Pacific Salmon Foundation: Salmon Watersheds Program

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Indigenous Systems of Management for Culturally and Ecologically Resilient Pacific Salmon (Oncorhynchus spp.) Fisheries

author Atlas et al.
published year 2021
document type journal article
species Pacific salmon, steelhead
location British Columbia
subjects traditional knowledge, climate change, sustainable fisheries, mixed-stock fisheries, Indigenous governance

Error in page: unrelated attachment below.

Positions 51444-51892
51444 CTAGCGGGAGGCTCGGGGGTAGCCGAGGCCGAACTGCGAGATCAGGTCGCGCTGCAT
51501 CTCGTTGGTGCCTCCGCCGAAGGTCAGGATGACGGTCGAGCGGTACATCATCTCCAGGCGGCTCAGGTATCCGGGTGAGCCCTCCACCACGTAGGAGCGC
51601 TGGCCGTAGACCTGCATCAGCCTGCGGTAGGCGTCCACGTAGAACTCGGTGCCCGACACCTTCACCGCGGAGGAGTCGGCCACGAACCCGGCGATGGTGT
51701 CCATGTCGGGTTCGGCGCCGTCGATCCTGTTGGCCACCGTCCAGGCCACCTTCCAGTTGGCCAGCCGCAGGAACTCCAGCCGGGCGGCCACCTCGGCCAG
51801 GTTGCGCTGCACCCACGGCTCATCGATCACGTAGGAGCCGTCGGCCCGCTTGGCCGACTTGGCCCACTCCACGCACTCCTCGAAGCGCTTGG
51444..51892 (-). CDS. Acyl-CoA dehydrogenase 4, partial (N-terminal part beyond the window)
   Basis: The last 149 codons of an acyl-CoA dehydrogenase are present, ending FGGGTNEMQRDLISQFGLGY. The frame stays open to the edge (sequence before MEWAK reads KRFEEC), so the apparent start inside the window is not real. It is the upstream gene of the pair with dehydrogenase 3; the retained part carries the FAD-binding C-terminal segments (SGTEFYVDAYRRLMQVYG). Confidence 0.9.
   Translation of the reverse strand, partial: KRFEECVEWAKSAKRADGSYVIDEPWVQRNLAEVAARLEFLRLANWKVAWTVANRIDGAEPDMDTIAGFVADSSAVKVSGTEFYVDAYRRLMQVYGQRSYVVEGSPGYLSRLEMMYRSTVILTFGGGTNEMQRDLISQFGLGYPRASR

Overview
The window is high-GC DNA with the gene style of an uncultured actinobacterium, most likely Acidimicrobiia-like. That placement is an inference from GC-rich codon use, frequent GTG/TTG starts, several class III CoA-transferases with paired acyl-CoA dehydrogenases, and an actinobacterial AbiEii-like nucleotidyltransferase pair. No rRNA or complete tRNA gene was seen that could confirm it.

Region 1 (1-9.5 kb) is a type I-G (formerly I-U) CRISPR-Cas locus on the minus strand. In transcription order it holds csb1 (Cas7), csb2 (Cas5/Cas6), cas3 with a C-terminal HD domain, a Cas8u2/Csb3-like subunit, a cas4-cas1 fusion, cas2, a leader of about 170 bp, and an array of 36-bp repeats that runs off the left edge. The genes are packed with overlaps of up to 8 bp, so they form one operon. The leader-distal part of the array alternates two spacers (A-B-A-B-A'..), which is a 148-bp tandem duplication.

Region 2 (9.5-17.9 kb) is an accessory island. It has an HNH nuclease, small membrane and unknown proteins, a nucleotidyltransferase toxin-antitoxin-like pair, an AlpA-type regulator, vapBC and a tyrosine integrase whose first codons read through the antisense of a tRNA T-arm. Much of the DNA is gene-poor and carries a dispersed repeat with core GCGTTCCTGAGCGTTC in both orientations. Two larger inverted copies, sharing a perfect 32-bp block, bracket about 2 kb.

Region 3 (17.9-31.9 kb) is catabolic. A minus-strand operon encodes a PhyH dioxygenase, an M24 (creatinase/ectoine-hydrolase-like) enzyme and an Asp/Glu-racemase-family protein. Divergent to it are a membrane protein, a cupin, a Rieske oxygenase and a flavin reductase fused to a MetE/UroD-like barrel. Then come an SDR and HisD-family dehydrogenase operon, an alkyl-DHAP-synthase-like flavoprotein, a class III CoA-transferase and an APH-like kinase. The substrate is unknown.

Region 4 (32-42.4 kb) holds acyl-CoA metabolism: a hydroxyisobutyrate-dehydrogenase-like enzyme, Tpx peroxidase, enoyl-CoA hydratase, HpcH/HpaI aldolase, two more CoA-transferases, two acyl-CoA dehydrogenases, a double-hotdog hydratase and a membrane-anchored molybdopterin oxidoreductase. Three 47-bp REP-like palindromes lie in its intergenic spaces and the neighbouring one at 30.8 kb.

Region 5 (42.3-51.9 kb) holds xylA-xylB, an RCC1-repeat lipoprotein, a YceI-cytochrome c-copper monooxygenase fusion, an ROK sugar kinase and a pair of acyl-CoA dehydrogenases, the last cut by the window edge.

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Pacific salmon (Oncorhynchus spp.) are at the center of social–ecological systems that have supported Indigenous peoples around the North Pacific Rim since time immemorial. Through generations of interdependence with salmon, Indigenous Peoples developed sophisticated systems of management involving cultural and spiritual beliefs, and stewardship practices. Colonization radically altered these social–ecological systems, disrupting Indigenous management, consolidating authority within colonial governments, and moving most harvest into mixed-stock fisheries. We review Indigenous management of salmon, including selective fishing technologies, harvest practices, and governance grounded in multigenerational place-based knowledge. These systems and practices showcase pathways for sustained productivity and resilience in contemporary salmon fisheries. Contrasting Indigenous systems with contemporary management, we document vulnerabilities of colonial governance and harvest management that have contributed to declining salmon fisheries in many locations. We suggest that revitalizing traditional systems of salmon management can improve prospects for sustainable fisheries and healthy fishing communities and identify opportunities for their resurgence.